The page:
Serving the local population since 1981
For ADRA Burundi, every project since 1981 has been designed to eradicate poverty, and the socioeconomic conflicts that poverty produces. To accomplish this, ADRA Burundi takes a practical approach by building homes for vulnerable families or schools for refugee children, while combating the devastating effects of gender inequality and HIV/AIDS.Make a difference around the world
Did You Know?
At Burundi’s first annual health fair, 543 people were tested for HIV/AIDS, malaria, and diabetes.
More than 10,000 flood victims have been provided with an emergency preparedness kit, including hygiene and first-aid items, cooking supplies, water purification tablets, and a tarp.
Over the past 14 years, 15,000 vulnerable families have been provided with shelter and agriculture kits.
To date, 516 health workers and local authorities have been trained to coordinate and improve services across the Cibitoke Province.
Elizabeth de Santa Cruz, Country Director
Capacity Statement OverviewIn 2012, ADRA Burundi was awarded the AfriComNet Annual Award for Excellence in HIV/AIDS Communication for their work with children of vulnerable families. Aptly titled “Breaking the Silence,” this project reduces the infection risk among children by emphasizing open, honest communication in small groups within the communities of Makamba and Cibitoke. These 42 “listening clubs” connect children with information, peer groups, and role models to discuss and better understand HIV/AIDS. Crosscutting issues such as peace building, reconciliation, and gender equality are also discussed. We produced 24 radio programs and eight advocacy shows to assist in these efforts.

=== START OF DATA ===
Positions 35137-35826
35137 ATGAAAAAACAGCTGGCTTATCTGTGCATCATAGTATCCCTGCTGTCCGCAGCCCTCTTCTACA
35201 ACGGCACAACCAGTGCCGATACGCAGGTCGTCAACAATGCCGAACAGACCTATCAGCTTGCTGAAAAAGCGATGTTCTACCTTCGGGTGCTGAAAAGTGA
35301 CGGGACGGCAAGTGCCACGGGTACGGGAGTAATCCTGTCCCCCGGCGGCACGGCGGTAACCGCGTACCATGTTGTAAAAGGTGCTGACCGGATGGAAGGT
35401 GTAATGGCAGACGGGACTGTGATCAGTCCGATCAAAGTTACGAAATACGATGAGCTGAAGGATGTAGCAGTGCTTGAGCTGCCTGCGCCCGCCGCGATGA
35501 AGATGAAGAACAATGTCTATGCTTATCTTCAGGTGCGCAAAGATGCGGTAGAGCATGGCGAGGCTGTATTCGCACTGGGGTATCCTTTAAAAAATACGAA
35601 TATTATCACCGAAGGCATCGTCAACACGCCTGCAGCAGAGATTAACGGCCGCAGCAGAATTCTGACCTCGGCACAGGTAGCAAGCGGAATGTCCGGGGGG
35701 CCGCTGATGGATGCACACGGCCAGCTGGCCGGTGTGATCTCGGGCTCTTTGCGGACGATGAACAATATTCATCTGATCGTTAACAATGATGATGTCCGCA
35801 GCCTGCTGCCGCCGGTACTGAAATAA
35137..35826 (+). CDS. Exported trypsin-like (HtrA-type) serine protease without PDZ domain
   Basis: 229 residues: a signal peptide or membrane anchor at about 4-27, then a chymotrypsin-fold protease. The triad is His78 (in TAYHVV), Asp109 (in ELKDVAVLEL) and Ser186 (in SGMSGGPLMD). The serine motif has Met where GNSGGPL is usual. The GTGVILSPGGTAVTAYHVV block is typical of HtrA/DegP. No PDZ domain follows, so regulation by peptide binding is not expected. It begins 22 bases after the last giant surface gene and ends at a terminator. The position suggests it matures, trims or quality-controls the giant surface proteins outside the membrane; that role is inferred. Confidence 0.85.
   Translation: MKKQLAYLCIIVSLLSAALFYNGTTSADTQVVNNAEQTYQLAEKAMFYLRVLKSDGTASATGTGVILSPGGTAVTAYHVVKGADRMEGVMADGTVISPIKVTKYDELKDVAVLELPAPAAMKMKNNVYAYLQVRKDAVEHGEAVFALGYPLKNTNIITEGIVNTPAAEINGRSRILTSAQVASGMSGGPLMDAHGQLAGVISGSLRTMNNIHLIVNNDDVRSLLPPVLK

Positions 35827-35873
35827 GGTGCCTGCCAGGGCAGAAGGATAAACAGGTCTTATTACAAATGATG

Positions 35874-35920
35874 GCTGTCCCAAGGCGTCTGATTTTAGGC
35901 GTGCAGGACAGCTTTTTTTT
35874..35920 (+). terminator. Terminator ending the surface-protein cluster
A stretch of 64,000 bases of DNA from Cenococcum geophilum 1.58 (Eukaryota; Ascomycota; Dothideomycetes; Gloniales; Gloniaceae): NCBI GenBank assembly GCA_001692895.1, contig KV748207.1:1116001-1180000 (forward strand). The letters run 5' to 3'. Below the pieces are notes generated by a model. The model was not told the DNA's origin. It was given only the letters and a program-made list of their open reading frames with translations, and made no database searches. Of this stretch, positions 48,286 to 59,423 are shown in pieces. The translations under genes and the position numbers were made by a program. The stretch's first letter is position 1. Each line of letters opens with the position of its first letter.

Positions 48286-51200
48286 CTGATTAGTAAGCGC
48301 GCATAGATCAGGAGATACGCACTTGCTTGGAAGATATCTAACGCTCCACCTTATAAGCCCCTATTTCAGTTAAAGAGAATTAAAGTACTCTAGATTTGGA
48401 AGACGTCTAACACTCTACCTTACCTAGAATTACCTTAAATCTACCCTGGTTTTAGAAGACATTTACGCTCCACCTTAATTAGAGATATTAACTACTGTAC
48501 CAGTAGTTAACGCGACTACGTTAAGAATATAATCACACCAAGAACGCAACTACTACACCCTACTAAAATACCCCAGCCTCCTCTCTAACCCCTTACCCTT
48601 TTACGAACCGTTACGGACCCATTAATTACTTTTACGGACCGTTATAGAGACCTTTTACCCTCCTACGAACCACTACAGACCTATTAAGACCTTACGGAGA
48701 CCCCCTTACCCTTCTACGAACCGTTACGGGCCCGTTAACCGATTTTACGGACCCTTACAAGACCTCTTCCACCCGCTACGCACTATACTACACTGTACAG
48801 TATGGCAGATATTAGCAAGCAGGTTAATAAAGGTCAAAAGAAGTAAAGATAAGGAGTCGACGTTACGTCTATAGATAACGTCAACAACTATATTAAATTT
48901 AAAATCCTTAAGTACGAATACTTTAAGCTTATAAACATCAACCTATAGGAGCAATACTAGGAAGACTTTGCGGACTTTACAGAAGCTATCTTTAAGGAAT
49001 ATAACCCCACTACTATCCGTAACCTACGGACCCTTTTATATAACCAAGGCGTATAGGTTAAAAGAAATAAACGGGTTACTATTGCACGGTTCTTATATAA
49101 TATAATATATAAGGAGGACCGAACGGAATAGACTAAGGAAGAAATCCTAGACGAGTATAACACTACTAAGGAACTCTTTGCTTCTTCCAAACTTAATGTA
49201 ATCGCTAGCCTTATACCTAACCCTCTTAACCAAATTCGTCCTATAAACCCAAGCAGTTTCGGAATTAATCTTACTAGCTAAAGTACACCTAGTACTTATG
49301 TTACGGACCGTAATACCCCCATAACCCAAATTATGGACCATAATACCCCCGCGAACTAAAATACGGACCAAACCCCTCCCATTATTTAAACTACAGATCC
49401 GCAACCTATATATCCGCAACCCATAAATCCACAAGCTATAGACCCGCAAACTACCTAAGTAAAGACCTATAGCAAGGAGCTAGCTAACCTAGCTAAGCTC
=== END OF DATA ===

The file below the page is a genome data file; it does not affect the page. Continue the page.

Our Capacity Statement further highlights the projects, programs, and people of ADRA Burundi. Download the ADRA Burundi Capacity Statement
Country OverviewBurundi has been scarred by civil war, political instability, poor standards of health and education, and high rates of unemployment. At present, 67 percent of Burundians lack the means to eat more than one meal a day, and child soldiers from past conflicts are still being reintegrated into society. It is from under such debilitating constraints that Burundians seeks to rise. By way of free education, refugee management, and disaster relief, we aim to restore Burundi.